Laxmi R. Fogueri and Somnath Singh Pages 40 - 48 ( 9 )
Protein and peptide-based therapeutic agents have unique physiochemical properties such as high molecular weight, short half life, requirement of a sustained plasma level for the desired therapeutic effect, liable to physical and chemical instability by gastric enzymes and harsh acidic environment as well as first pass metabolism, which makes their delivery a challenge. The delivery of proteins and peptides using various routes of administration like oral, nasal, rectal, pulmonary, buccal, vaginal and transdermal route is found to exhibit limitations, poor permeability and degradation being major limitations. Use of parenteral route is found to overcome these problems but patient compliance is poor due to the need for frequent administration. Use of control delivery for these drugs using smart polymers seems promising as they overcome the limitations posed by other routes of delivery. Smart polymers increase patient compliance, maintain stability of the drug, and maintain drug level in therapeutic window and are easy to manufacture. Different types of smart polymerbased delivery systems, such as sensitive to temperature, phase, pH, electric charge, light, and biochemicals, and their application in controlling the release of the incorporated drug to obtain a sustained plasma level has been discussed. Smart polymers, however, face challenges with regard to high burst release, unpredictable behavior in later part of biphasic release profile, overall drug release kinetics, conformational stability during processing, and preserving biological activity after getting released. Several patents overcoming these inherent problems associated with smart polymers have been reviewed. At the end, the future direction and potential of smart polymer-based delivery system for drug delivery has been presented in brief.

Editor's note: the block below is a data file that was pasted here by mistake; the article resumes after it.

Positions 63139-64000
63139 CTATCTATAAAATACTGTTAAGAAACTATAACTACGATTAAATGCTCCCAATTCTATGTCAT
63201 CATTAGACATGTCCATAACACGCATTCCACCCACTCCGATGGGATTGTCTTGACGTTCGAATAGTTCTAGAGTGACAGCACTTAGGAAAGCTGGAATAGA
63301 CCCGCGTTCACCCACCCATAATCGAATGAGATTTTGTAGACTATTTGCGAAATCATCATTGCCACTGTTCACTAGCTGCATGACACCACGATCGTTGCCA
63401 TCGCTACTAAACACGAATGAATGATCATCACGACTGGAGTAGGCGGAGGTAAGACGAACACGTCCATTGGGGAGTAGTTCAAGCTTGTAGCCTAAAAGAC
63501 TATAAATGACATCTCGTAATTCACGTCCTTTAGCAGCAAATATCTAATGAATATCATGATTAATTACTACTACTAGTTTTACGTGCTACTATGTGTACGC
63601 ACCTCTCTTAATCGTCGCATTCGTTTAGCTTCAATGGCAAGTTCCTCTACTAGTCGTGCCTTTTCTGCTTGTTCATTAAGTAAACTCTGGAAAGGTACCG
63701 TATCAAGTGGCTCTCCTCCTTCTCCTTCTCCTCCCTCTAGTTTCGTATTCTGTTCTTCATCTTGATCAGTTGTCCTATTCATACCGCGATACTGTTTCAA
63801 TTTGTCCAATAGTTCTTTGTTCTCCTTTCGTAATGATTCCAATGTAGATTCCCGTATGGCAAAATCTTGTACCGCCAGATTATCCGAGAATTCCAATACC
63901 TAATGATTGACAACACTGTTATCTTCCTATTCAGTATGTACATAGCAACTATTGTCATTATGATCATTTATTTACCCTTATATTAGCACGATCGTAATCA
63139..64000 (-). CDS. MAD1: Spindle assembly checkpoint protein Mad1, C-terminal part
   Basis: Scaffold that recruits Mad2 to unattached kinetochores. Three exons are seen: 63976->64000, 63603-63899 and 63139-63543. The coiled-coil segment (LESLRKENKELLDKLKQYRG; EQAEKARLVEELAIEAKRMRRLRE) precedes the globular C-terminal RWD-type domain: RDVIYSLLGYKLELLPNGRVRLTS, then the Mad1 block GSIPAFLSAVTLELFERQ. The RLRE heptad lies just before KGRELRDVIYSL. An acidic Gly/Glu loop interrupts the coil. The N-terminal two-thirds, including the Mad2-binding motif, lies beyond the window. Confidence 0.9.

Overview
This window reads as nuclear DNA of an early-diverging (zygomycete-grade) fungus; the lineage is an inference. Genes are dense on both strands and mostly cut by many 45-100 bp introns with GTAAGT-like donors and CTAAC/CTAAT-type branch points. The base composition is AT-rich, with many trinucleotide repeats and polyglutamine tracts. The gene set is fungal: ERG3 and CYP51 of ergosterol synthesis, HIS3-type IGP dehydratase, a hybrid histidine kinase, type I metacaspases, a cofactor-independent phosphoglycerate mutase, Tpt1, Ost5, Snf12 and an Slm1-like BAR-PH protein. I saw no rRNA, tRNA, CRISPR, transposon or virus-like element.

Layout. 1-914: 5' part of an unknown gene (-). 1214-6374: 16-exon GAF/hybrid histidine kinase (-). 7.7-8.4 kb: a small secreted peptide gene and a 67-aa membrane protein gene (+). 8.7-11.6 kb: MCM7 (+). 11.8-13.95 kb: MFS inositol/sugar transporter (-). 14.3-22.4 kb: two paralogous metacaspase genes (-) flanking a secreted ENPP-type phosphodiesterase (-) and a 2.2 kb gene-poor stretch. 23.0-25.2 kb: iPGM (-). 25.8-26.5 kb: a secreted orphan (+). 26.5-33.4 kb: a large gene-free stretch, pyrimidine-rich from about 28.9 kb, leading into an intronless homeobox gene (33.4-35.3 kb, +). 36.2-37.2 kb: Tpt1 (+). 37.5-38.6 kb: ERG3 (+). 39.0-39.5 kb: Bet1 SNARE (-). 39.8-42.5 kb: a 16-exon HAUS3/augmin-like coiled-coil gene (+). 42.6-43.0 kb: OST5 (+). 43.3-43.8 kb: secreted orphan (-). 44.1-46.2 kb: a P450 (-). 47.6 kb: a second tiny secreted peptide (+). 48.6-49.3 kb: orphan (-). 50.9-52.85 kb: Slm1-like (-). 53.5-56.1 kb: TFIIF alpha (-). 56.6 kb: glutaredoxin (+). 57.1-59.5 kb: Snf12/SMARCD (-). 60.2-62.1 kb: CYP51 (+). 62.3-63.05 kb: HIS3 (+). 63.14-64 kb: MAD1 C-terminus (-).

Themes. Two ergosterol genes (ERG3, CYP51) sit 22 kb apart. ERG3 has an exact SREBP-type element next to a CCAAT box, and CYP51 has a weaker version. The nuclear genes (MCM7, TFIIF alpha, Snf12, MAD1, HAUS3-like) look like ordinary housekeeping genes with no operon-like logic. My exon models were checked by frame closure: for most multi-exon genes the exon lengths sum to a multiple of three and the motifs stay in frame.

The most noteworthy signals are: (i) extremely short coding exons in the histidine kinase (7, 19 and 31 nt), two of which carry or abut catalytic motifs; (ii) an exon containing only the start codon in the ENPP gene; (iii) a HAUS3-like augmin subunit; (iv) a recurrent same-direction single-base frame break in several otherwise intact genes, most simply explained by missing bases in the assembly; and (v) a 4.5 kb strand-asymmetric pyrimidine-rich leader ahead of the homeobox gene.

Patents on smart polymers, in situ gel, protein/peptide delivery, phase sensitive, thermosensitive, protein-polymer bioconjugate, aptamer, smart bionanoparticles, receptor-activated drug delivery system, elastin like polymer
Pharmacy Sciences, Creighton University, Omaha, NE 68178, USA.